The interrelationship between strategy ("the choices leaders make to win") and culture ("the way things are done around here") can either create value or undermine success for an organization.
The interrelationship between strategy ("the choices leaders make to win") and culture ("the way things are done around here") can either create value or undermine success for an organization. This interrelationship demands sustained leadership and board level attention, which it too rarely receives before a problem surfaces. Take Volkswagen--- the most recent example of a company whose culture has been named an accomplice to malfeasance. VW's stock dropped off a cliff when their culture was exposed for years of systematic fraud.
Recent studies have shown that CEOs fail to give sustained attention to corporate culture even when they recognize how much it matters. According to Duke University, 91% of CEOs and CFOs claim culture matters but only 15% believe their culture is where they want it to be. Meanwhile, Motivosity found that less than 2% of CEOs look at annual employee survey results more than once, which implies they are failing to act on feedback from their people, a failure that can systematically erode employees' confidence and trust.
The implications of these two studies have stayed with me all winter. Both show that CEOs aren't giving enough sustained attention to culture and its impact on their strategy. Even CEOs who are aware of culture's importance and ability to create value rarely act to deliver on the desired culture they and their employees want. Instead, product and service expansion, enterprise metrics, revenue growth, and bottom line profits are seen as the critical strategic levers that CEOs should push on.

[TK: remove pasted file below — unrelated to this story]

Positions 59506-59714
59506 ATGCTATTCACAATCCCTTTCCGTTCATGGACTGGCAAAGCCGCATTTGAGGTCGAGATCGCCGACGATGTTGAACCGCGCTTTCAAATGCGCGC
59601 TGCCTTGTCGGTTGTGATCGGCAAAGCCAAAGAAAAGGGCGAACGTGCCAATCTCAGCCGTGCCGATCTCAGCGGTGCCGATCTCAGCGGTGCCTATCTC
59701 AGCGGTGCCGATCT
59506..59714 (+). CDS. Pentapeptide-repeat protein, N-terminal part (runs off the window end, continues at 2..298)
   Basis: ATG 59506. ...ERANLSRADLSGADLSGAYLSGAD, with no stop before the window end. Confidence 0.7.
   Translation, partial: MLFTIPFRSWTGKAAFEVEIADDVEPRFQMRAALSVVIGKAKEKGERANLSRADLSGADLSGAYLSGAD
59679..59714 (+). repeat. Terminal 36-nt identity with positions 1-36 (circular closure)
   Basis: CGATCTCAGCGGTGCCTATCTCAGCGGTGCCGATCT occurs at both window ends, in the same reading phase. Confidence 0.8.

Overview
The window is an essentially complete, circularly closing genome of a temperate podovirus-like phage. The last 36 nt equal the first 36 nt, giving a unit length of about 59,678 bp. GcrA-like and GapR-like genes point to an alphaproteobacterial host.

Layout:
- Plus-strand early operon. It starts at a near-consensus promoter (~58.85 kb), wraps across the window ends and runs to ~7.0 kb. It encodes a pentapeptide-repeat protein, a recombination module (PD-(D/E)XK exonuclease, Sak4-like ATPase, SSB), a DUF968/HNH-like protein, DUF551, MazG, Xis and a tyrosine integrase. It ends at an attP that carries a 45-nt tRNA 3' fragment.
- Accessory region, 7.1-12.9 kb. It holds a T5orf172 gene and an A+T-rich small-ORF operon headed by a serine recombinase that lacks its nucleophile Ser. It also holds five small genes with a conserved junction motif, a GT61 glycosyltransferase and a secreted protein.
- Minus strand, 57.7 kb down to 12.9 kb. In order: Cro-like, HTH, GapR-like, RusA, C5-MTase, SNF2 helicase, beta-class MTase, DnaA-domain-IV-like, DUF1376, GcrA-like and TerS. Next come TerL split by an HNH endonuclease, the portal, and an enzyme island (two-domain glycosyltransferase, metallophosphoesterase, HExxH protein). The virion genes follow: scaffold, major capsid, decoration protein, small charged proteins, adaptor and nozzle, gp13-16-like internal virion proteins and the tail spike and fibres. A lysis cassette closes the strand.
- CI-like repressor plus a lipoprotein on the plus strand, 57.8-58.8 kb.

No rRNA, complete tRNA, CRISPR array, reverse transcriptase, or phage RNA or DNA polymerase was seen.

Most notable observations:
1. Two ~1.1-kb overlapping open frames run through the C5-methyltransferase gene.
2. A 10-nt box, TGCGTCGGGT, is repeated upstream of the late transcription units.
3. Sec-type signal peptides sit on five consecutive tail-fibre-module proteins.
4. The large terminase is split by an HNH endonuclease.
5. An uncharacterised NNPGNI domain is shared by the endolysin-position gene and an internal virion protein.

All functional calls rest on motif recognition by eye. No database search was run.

This decoupling of strategy from culture allows leaders to focus intently on those their organization serves, what their organization does, and how they do it (from repeatable processes to automation), but it fails to address why their organization exists (the purpose) or the behaviors and ingrained habits that can wreak havoc on even the clearest of strategic plans. It is this decoupling that so often proves Peter Drucker right that "culture eats strategy for breakfast." But THRUUE believes---- and we've seen---- that it is possible to prove Peter Drucker wrong if leaders understand and actively manage the relationship between their strategy and culture. Focusing only on strategy or only on strengthening culture is like a baseball team that tries to win a game on great pitching or great hitting alone. It takes both to consistently win.
Some organizations are now being forced to prioritize their focus on culture. Regulatory bodies across the federal government are emphasizing what is happening inside corporate culture as they seek to understand why fraud happens and how best to protect the general public from such behavior. We believe there is much more power in CEOs proactively managing the relationship between strategy and culture than in waiting for aberrant behaviors to arise or to be penalized by regulators. The evidence is clear: when seen as one, strategy and culture create economic value. When CEOs give sustained and equal attention to both strategy and culture, the payoffs include higher performance, reduced turn over, innovation, collaboration, resilience, and employee fulfillment.